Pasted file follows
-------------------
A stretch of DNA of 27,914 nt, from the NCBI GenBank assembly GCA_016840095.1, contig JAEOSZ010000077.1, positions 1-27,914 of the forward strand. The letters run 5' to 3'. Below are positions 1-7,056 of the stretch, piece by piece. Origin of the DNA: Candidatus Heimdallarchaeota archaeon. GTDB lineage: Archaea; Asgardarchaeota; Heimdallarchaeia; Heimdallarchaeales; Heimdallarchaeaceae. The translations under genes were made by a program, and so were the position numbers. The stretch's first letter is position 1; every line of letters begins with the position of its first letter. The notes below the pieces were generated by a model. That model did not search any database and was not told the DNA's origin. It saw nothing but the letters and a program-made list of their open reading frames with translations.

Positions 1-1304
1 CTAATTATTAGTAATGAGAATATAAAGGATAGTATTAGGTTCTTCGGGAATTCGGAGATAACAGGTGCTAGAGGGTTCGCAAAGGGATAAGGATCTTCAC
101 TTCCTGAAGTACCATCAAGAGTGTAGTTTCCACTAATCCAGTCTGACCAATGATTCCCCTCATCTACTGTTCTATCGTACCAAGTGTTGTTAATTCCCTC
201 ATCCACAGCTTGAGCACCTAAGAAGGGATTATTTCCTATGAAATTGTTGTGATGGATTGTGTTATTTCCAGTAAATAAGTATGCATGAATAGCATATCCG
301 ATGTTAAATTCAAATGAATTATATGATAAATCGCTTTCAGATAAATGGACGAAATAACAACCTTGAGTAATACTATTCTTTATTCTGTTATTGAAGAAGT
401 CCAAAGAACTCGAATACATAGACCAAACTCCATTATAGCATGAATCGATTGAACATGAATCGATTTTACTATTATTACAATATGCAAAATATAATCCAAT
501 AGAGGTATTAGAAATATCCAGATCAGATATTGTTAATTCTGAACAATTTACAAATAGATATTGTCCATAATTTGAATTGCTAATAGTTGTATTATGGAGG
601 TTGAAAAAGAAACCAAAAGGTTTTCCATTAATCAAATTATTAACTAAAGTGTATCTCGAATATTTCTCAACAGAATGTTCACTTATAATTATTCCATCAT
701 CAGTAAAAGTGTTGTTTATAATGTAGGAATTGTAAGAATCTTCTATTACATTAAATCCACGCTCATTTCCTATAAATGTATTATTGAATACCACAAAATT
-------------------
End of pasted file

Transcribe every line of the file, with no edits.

A stretch of DNA of 27,914 nt, from the NCBI GenBank assembly GCA_016840095.1, contig JAEOSZ010000077.1, positions 1-27,914 of the forward strand. The letters run 5' to 3'. Below are positions 1-7,056 of the stretch, piece by piece. Origin of the DNA: Candidatus Heimdallarchaeota archaeon. GTDB lineage: Archaea; Asgardarchaeota; Heimdallarchaeia; Heimdallarchaeales; Heimdallarchaeaceae. The translations under genes were made by a program, and so were the position numbers. The stretch's first letter is position 1; every line of letters begins with the position of its first letter. The notes below the pieces were generated by a model. That model did not search any database and was not told the DNA's origin. It saw nothing but the letters and a program-made list of their open reading frames with translations.

Positions 1-1304
1 CTAATTATTAGTAATGAGAATATAAAGGATAGTATTAGGTTCTTCGGGAATTCGGAGATAACAGGTGCTAGAGGGTTCGCAAAGGGATAAGGATCTTCAC
101 TTCCTGAAGTACCATCAAGAGTGTAGTTTCCACTAATCCAGTCTGACCAATGATTCCCCTCATCTACTGTTCTATCGTACCAAGTGTTGTTAATTCCCTC
201 ATCCACAGCTTGAGCACCTAAGAAGGGATTATTTCCTATGAAATTGTTGTGATGGATTGTGTTATTTCCAGTAAATAAGTATGCATGAATAGCATATCCG
301 ATGTTAAATTCAAATGAATTATATGATAAATCGCTTTCAGATAAATGGACGAAATAACAACCTTGAGTAATACTATTCTTTATTCTGTTATTGAAGAAGT
401 CCAAAGAACTCGAATACATAGACCAAACTCCATTATAGCATGAATCGATTGAACATGAATCGATTTTACTATTATTACAATATGCAAAATATAATCCAAT
501 AGAGGTATTAGAAATATCCAGATCAGATATTGTTAATTCTGAACAATTTACAAATAGATATTGTCCATAATTTGAATTGCTAATAGTTGTATTATGGAGG
601 TTGAAAAAGAAACCAAAAGGTTTTCCATTAATCAAATTATTAACTAAAGTGTATCTCGAATATTTCTCAACAGAATGTTCACTTATAATTATTCCATCAT
701 CAGTAAAAGTGTTGTTTATAATGTAGGAATTGTAAGAATCTTCTATTACATTAAATCCACGCTCATTTCCTATAAATGTATTATTGAATACCACAAAATT